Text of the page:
Life with ADHD is not an unusual experience.
When I tell people about the way my life is and they say, “That must be difficult.” I’m never sure how to respond to that.
Maybe it is, it’s how it’s always been for me. It’s no more difficult than it ever was.
But yes, I see how my life is different from the lives that others live.
The truth is that I am jealous of the lives of others in that they seem to have it easy, all that remembering what it was they were doing and stuff. I’m jealous of the way they just make appointments and keep them. I’m jealous of the way they cannot say the things that just pop into their minds (or maybe those things don’t actually pop into their minds, I don’t know).
And jealousy does not become me. I don’t look good wearing jealousy.
I look so bad …
I have spent a great deal of my life trying to remember what I’m doing. And as I said (before), I’ve spent a great deal of my life looking for things I’ve misplaced. I’ve missed my share of appointments and spent a good amount of time trying very hard to remember to both make, and get to appointments.
And I’ve spent more than a little bit of time learning to keep my mouth shut when my brain gets all excited about some clever thing it has thought up. Well, also I’ve spent time learning to edit things on the fly, things I’ve already started saying.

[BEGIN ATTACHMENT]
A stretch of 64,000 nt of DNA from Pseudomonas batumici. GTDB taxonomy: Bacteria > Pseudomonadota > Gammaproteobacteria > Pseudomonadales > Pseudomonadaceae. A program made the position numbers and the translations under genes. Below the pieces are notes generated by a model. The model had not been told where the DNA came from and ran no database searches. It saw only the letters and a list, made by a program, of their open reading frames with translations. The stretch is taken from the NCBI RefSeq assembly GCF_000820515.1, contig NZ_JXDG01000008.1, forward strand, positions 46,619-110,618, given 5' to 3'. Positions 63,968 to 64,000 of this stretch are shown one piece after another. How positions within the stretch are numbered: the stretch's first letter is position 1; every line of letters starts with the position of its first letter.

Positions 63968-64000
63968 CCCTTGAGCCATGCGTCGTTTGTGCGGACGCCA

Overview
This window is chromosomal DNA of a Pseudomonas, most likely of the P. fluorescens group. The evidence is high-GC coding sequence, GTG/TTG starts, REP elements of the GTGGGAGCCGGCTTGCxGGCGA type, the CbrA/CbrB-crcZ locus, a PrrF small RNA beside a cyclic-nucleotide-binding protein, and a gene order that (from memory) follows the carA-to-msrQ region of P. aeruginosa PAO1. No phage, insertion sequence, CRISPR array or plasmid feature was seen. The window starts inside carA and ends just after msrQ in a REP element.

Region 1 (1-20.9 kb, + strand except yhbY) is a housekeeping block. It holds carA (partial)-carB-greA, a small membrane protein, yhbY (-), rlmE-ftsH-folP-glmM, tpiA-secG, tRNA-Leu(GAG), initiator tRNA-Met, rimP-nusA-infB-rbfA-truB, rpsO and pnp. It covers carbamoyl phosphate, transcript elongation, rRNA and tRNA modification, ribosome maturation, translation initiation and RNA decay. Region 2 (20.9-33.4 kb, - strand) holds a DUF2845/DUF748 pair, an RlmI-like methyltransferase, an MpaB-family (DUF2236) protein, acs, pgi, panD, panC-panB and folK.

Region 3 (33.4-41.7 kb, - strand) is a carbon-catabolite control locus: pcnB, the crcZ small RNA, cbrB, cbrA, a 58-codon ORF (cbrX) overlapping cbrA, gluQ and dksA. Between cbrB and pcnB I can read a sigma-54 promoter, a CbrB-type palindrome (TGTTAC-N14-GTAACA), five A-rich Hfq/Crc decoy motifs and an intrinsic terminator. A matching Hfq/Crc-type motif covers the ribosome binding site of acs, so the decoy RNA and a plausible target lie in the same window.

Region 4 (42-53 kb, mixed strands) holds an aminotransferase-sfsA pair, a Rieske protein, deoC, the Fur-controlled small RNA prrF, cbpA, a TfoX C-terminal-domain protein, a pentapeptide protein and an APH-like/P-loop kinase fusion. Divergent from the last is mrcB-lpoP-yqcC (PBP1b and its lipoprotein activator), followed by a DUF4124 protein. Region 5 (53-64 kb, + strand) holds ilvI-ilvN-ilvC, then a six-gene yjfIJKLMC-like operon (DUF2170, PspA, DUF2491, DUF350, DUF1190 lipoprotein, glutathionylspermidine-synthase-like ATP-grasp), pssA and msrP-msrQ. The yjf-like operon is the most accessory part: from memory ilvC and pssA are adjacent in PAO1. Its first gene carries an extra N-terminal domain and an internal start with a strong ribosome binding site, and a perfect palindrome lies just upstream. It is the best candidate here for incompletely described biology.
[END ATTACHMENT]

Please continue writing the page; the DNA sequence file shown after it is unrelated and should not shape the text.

I’ve even managed to train myself to accept looking stupid when I start saying something really clever, realise it may not be a smart thing to say and change it to something less inflammatory … but lame. I’ve got the “I’m an idiot” look down pat. It’s easy, since I already feel like an idiot for having gotten myself into the situation in the first place.
But, I don’t care
And therein lies the lesson. I have grown to realise that caring about how I look to others is not worth the effort or energy it takes. Yes, I want to look like I’m clever, because … dammit, I am clever. But I am okay with looking like a clever fool, or maybe someone who is a fool, but is clearly smarter than expected.
And I think that sums me up pretty well. I’m a man with ADHD and that means I do and say a lot of things that I wish I hadn’t done and said.
Here’s something important: I, am smart. I’m able to deal with these limits and problems and still survive and even solve problems better than others might have done.
I hate the oversimplified suggestion that ADHD is just a different way of thinking, it seems dismissive to me. But in its simplicity resides a grain of truth.
I am different from others. My differences are that I have problems that most others don’t face. But not one of those problems is that I’m stupid.
I have problems, I’m smart, I deal, this is my life. Same as it ever was.
By Kelly Babcock